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									CS 360 Introduction to the Theory of Computing                                            Spring 2008

                                      Assignment 1 Solutions

Let us fix the alphabet Σ = {0, 1} for all of this assignment.

1. [3 points] Give a DFA that recognizes the language

                                    L1 = {x ∈ Σ∗ : 1110 is not a prefix of x}.


    To maintain information about the prefix of a word, states q1 , q11 , q111 , and q1110 are intro-
    duced. All states but q1110 are accepting. This way DFA accepts an empty string, strings with
    ≤ 3 symbols, and any string that doesn’t start with 1110.

                       q1       1       q11      1    q111        0     q1110

                                          0      0
                      1                                       1
                                                                         0, 1
                       qi                0                q           0, 1

2. [3 points] Give a DFA that recognizes the language

        L2 = {x ∈ Σ∗ : x contains the substring 010, but does not contain the substring 0101}.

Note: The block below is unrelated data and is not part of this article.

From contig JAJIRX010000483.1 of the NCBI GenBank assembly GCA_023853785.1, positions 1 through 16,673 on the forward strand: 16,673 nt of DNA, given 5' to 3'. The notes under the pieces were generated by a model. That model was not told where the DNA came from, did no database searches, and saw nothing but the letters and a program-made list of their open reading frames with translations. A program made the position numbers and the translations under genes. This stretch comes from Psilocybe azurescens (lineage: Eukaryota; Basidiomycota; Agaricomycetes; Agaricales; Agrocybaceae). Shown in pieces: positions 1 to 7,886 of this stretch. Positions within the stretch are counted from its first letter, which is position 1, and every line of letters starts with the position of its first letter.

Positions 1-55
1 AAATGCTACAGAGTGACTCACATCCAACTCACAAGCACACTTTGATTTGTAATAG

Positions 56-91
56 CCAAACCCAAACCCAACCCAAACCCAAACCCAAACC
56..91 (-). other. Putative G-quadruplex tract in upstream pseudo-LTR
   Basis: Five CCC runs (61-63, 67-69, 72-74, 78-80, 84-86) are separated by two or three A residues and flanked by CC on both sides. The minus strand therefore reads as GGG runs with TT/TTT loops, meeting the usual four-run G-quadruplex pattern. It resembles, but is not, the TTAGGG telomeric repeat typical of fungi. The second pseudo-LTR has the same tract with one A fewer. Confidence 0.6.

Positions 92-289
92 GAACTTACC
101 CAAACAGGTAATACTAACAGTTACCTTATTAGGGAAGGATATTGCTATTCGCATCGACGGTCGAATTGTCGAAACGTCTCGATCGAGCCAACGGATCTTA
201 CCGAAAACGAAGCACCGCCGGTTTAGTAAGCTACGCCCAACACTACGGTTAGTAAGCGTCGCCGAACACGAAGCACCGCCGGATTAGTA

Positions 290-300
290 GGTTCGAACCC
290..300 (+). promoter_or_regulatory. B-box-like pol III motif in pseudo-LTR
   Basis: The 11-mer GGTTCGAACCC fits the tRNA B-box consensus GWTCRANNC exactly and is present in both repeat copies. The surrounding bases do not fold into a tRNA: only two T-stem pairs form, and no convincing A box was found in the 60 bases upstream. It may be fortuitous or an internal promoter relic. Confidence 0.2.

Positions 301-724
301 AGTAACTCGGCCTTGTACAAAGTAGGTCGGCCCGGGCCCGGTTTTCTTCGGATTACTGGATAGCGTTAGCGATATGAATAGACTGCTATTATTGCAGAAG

States q0 , q01 , and qacc,010 correspond to symbol 0, two symbols 01, and three symbols 010
    having been last read, respectively. States qacc,0 and qacc,01 play the same role but they also
    carry the information that a string contains a substring 010 (that has already been read), and
    therefore, are accepting. States qi and qacc,i correspond to either no symbol having been read,
    or the last symbol being 1 (but the last two symbols not being 01), where qacc,i also carries the
    information that a string contains a substring 010 that has already been read. qerror state can
    only be reached from a state qacc,010 on an input symbol 1. This is a self-loop error state which
    means that a substring 0101 was met in the input string.

                             1              0

                             qi      0     q0          1    q01     0   qacc,010

                                            1               0

                          qacc,0     1   qacc,01       1   qacc,i       qerror

                             0                               1            0, 1

3. [6 points] Argue that for every string w ∈ Σ∗ , the following two languages are regular:
                                   L3 = {x ∈ Σ∗ : x is a prefix of w}
                                   L4 = {x ∈ Σ∗ : w is a prefix of x}.
  (Note that the languages L3 and L4 depend on the choice of w, meaning that if you change w,
  you change the languages.)


  There are several approaches to show that a language is regular.

  Let w be of length n. Then, each string in L3 is of length ≤ n. However, there are only finitely
  many strings of length ≤ n. Therefore, L3 is finite, and regular.

  Let Lw = {w} be a language that contains only one string. It is clear that Lw is regular, since it
  is finite. Let L = Σ∗ be a language over Σ. It is also regular since it can be expressed with a reg-